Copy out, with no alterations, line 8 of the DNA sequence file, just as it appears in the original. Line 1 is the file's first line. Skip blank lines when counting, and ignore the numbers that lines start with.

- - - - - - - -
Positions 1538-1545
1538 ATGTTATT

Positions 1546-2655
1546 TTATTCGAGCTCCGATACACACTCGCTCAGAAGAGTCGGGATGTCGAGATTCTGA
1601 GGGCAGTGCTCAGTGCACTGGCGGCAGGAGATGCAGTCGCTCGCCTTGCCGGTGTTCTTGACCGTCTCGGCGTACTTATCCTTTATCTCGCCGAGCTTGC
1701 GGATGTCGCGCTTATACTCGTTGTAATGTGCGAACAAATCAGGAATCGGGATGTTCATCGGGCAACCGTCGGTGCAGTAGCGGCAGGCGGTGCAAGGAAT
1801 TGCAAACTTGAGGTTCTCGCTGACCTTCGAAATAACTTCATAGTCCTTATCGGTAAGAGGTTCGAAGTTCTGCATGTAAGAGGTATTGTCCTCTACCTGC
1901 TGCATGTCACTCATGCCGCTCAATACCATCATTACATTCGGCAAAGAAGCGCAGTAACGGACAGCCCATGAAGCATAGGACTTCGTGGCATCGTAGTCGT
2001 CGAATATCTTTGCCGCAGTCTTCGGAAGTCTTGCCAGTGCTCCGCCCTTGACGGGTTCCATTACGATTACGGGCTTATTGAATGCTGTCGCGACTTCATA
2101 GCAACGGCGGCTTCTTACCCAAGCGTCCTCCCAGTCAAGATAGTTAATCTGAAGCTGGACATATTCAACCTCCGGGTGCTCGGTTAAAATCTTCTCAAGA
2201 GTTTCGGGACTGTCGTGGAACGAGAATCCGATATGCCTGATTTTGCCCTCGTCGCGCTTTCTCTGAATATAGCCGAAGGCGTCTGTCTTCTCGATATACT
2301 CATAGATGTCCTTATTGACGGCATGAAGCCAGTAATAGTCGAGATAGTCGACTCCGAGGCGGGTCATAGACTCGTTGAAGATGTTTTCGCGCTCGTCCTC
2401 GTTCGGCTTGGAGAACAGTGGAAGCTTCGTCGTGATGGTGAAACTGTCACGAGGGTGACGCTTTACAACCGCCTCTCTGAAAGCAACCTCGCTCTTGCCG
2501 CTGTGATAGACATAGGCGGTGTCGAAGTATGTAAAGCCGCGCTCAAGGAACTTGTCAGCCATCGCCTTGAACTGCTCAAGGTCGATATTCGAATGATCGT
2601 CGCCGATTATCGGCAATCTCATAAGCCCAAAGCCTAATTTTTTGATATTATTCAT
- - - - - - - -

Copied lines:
1901 TGCATGTCACTCATGCCGCTCAATACCATCATTACATTCGGCAAAGAAGCGCAGTAACGGACAGCCCATGAAGCATAGGACTTCGTGGCATCGTAGTCGT